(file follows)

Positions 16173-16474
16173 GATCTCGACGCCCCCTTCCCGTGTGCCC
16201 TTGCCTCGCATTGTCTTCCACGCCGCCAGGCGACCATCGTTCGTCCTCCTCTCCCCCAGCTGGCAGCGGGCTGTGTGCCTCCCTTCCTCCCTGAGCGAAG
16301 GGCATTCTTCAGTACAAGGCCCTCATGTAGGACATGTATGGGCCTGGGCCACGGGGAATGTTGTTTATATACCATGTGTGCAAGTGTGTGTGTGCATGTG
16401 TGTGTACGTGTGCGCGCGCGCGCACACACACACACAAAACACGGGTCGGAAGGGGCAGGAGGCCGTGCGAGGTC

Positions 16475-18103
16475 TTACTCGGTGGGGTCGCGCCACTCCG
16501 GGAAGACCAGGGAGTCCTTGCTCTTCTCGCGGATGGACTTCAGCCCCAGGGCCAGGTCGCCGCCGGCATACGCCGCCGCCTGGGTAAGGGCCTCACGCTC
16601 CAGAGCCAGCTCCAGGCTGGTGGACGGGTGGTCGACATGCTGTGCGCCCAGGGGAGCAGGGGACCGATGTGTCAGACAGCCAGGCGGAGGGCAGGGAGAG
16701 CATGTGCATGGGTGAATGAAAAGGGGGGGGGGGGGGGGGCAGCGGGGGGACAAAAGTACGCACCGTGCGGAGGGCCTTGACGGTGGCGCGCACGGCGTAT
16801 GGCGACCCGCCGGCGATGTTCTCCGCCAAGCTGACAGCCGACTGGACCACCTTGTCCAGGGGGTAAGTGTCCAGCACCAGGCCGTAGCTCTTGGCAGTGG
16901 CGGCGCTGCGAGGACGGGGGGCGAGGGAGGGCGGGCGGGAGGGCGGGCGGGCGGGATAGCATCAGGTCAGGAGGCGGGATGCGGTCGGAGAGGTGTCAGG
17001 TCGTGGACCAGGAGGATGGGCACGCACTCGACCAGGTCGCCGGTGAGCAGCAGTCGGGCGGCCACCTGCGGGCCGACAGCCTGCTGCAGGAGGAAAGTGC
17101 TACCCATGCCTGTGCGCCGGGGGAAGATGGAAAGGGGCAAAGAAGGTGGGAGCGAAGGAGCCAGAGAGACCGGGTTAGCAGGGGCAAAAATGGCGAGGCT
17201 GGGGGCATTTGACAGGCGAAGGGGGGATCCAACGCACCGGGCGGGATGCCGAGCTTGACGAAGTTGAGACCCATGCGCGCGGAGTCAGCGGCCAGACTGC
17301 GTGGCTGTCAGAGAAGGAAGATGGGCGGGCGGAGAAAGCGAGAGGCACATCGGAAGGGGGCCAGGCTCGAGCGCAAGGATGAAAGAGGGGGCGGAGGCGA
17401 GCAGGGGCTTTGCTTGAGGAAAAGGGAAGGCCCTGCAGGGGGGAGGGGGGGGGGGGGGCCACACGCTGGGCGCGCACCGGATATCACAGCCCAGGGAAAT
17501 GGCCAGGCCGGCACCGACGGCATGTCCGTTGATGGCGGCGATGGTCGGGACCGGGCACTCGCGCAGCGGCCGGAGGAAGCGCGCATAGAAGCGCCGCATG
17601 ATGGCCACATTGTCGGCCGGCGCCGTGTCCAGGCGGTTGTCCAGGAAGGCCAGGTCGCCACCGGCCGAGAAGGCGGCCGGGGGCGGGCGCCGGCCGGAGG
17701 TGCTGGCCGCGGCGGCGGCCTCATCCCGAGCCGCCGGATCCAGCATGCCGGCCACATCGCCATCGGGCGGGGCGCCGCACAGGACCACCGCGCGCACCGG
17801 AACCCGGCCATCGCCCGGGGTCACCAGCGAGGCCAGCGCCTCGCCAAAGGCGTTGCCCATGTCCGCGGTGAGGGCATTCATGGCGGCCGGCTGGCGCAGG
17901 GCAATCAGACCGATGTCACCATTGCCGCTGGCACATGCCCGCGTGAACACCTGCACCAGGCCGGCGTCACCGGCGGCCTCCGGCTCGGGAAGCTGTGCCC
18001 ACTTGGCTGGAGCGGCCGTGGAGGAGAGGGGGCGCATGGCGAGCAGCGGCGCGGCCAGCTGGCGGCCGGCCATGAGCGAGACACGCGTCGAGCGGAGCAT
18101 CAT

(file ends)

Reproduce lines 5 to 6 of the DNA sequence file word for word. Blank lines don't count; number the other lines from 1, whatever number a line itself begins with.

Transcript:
16401 TGTGTACGTGTGCGCGCGCGCGCACACACACACACAAAACACGGGTCGGAAGGGGCAGGAGGCCGTGCGAGGTC

Positions 16475-18103